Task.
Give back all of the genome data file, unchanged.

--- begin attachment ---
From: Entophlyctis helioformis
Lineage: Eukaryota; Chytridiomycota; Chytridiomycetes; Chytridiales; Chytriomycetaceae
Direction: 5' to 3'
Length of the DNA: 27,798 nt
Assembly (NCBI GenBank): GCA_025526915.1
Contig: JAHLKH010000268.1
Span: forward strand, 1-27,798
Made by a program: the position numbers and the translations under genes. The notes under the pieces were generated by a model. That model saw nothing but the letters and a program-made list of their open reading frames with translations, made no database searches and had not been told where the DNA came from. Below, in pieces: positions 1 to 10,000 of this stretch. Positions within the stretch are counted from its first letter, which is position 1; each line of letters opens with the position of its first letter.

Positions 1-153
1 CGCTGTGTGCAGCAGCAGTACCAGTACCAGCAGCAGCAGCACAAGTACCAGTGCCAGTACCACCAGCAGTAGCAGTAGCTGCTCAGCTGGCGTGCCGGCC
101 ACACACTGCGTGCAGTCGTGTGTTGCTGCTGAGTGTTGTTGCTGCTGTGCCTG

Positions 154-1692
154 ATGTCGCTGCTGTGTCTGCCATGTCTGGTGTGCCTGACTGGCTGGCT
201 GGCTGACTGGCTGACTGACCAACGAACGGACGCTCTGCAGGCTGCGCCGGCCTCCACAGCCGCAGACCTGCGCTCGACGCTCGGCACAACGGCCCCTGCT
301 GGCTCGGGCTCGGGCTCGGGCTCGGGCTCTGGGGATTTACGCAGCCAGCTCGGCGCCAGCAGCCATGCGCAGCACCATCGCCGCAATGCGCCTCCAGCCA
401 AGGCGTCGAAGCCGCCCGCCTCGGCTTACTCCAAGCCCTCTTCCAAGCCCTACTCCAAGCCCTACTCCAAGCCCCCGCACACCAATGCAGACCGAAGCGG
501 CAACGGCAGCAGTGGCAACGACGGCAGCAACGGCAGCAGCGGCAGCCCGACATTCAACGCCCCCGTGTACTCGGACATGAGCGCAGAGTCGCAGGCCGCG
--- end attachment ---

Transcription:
From: Entophlyctis helioformis
Lineage: Eukaryota; Chytridiomycota; Chytridiomycetes; Chytridiales; Chytriomycetaceae
Direction: 5' to 3'
Length of the DNA: 27,798 nt
Assembly (NCBI GenBank): GCA_025526915.1
Contig: JAHLKH010000268.1
Span: forward strand, 1-27,798
Made by a program: the position numbers and the translations under genes. The notes under the pieces were generated by a model. That model saw nothing but the letters and a program-made list of their open reading frames with translations, made no database searches and had not been told where the DNA came from. Below, in pieces: positions 1 to 10,000 of this stretch. Positions within the stretch are counted from its first letter, which is position 1; each line of letters opens with the position of its first letter.

Positions 1-153
1 CGCTGTGTGCAGCAGCAGTACCAGTACCAGCAGCAGCAGCACAAGTACCAGTGCCAGTACCACCAGCAGTAGCAGTAGCTGCTCAGCTGGCGTGCCGGCC
101 ACACACTGCGTGCAGTCGTGTGTTGCTGCTGAGTGTTGTTGCTGCTGTGCCTG

Positions 154-1692
154 ATGTCGCTGCTGTGTCTGCCATGTCTGGTGTGCCTGACTGGCTGGCT
201 GGCTGACTGGCTGACTGACCAACGAACGGACGCTCTGCAGGCTGCGCCGGCCTCCACAGCCGCAGACCTGCGCTCGACGCTCGGCACAACGGCCCCTGCT
301 GGCTCGGGCTCGGGCTCGGGCTCGGGCTCTGGGGATTTACGCAGCCAGCTCGGCGCCAGCAGCCATGCGCAGCACCATCGCCGCAATGCGCCTCCAGCCA
401 AGGCGTCGAAGCCGCCCGCCTCGGCTTACTCCAAGCCCTCTTCCAAGCCCTACTCCAAGCCCTACTCCAAGCCCCCGCACACCAATGCAGACCGAAGCGG
501 CAACGGCAGCAGTGGCAACGACGGCAGCAACGGCAGCAGCGGCAGCCCGACATTCAACGCCCCCGTGTACTCGGACATGAGCGCAGAGTCGCAGGCCGCG